Usmnt-training_mikerussellfoto-1 Mike Russell/
U.S. vs. Panama

Training Report: Getting the Legs Back in Seattle

The United States had a long travel day yesterday, flying from Jamaica to Seattle. The team was back on the field today, and ASN's Liviu Bird spoke with veterans Tim Howard and DaMarcus Beasley
ASN Slideshow Usmnt-training_mikerussellfoto-11
BY Liviu Bird Posted
June 09, 2013
9:18 PM
SEATTLE—Despite the grueling 3,000-mile journey from Kingston, Jamaica, the United States men's soccer team was in good spirits before Sunday afternoon’s training session in Seattle.

“We got to sleep in this morning, had a good workout in the gym, so I think everyone’s feeling refreshed,” goalkeeper Tim Howard said. “Being in Kingston, it’s hard to get out. It’s really stuffy. So to be able to be in the fresh air, in a great city, which we feel like is home to us, it’s been good.”

It took nine-plus hours to get to the Emerald City. After an early wake-up, the team charter made a five-hour flight to Monterrey, Mexico, continuing to Seattle after refueling.

Players started Sunday’s training session in two juggling circles, punctuated by noisy outbursts as teammates failed to keep the ball in the air. If fatigue was a factor, nobody showed it in the short period in which the media watched the team train.

Jermaine Jones, who sustained a concussion in the 2-1 win over Jamaica, was the only player missing from U.S. training. He will work with a specialist to ensure his medical tests match his measured baseline before he rejoins the team. As his teammates trained, Jones tweeted that he would be out for the match against Panama.

Aside from Jones’ injury, the buzz around training mostly centered on the temporary grass surface laid on top of CenturyLink Field’s artificial turf. None of the players set foot on it before Sunday’s session, and they will have just two days to adjust to it before playing on Tuesday.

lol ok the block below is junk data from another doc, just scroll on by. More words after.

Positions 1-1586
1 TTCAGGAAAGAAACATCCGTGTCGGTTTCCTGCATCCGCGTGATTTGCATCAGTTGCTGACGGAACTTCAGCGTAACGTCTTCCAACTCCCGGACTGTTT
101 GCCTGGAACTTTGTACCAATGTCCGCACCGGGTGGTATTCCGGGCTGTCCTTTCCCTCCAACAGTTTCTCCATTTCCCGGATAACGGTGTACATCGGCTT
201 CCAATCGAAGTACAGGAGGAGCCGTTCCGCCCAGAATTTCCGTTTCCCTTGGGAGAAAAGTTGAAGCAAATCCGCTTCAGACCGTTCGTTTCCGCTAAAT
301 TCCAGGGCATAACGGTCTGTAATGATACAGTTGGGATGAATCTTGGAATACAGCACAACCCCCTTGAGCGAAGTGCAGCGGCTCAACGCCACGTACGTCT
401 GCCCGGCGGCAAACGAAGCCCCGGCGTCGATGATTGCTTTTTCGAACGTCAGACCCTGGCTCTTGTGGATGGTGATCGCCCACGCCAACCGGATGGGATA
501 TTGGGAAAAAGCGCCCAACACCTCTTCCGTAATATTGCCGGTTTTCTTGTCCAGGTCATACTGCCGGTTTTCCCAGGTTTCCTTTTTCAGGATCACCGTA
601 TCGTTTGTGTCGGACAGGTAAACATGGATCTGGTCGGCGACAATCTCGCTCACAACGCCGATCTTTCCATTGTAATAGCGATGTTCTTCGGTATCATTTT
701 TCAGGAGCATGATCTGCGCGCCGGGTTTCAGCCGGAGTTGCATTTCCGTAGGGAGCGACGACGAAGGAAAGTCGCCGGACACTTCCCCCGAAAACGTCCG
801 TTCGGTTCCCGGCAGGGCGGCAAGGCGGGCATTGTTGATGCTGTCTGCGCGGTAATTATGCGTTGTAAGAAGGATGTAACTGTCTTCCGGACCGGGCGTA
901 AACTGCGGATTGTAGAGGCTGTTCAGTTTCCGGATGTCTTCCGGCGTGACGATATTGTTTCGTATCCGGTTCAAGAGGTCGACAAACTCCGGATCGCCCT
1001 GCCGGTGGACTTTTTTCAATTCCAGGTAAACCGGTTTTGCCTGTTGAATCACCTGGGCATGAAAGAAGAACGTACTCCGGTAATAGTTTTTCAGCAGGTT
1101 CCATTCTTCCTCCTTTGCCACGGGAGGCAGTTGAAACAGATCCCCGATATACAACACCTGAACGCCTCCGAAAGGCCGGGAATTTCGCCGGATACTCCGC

“I saw it on TV last night, so it’s obviously much different in person. We’ll see how it goes. We’ll see how it plays," Howard said. "You look for spots on the field that may tear up easily and try to avoid them, if that’s even possible.”

DaMarcus Beasley had the most positive comment about the surface of any player interviewed thus far, saying he “would rather play on this than on turf, for sure.” The surface received mixed reviews on Saturday night after Seattle Sounders FC’s 3-2 win over the Vancouver Whitecaps, in which Vancouver defender Andy O’Brien pulled a hamstring, he said, as a direct result of the slick pitch.

Looking ahead to Tuesday’s match, both Beasley and Howard compared Panama to the Jamaican team they just defeated.

“They’re a good team that’s kind of a little bit like Jamaica: they’re unpredictable,” Beasley said. “We’re definitely going to have our hands full with them.”

In the 2011 CONCACAF Gold Cup, Panama shocked the U.S. by winning 2-1 in the final group game. Just 11 days later, the U.S. reversed that by winning 1-0 in the semifinals at Reliant Stadium in Houston.

But that was a long time ago, Howard said.

“Different team, different coaching staff,” he said. “A couple days after that, we turned around and put that [bad] result right in Houston. So there’s nothing residual from last time.”

On Tuesday, Panama will be without forward Blas Perez, who remained in Panama because of a gastrointestinal problem. The American goalkeeper said he would still be wary, even though Perez is a key player for the Panamanians.

“I think more than anything, we’ve learned that if we focus on ourselves and get our performances right, that usually goes a long way,” Howard said. “We looked at this trip as a nine-point trip. We got to three in Jamaica. It will be important for us to get these three.”

Liviu Bird is the Cascadia regional editor for, as well as an ASN contributor. Follow him on Twitter.

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